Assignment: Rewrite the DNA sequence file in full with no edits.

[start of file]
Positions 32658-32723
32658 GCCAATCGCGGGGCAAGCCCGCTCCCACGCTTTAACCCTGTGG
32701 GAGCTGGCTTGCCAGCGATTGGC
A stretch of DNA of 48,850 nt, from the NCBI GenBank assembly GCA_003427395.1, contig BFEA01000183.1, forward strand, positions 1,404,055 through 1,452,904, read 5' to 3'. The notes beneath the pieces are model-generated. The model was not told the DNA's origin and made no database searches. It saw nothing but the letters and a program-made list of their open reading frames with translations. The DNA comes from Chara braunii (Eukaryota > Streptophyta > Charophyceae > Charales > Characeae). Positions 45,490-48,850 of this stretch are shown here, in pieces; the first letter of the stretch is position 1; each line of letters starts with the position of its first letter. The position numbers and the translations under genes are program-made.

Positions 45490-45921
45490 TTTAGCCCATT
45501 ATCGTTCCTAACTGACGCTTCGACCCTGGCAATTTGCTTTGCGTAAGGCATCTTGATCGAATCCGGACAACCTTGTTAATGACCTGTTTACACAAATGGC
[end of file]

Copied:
Positions 32658-32723
32658 GCCAATCGCGGGGCAAGCCCGCTCCCACGCTTTAACCCTGTGG
32701 GAGCTGGCTTGCCAGCGATTGGC
A stretch of DNA of 48,850 nt, from the NCBI GenBank assembly GCA_003427395.1, contig BFEA01000183.1, forward strand, positions 1,404,055 through 1,452,904, read 5' to 3'. The notes beneath the pieces are model-generated. The model was not told the DNA's origin and made no database searches. It saw nothing but the letters and a program-made list of their open reading frames with translations. The DNA comes from Chara braunii (Eukaryota > Streptophyta > Charophyceae > Charales > Characeae). Positions 45,490-48,850 of this stretch are shown here, in pieces; the first letter of the stretch is position 1; each line of letters starts with the position of its first letter. The position numbers and the translations under genes are program-made.

Positions 45490-45921
45490 TTTAGCCCATT
45501 ATCGTTCCTAACTGACGCTTCGACCCTGGCAATTTGCTTTGCGTAAGGCATCTTGATCGAATCCGGACAACCTTGTTAATGACCTGTTTACACAAATGGC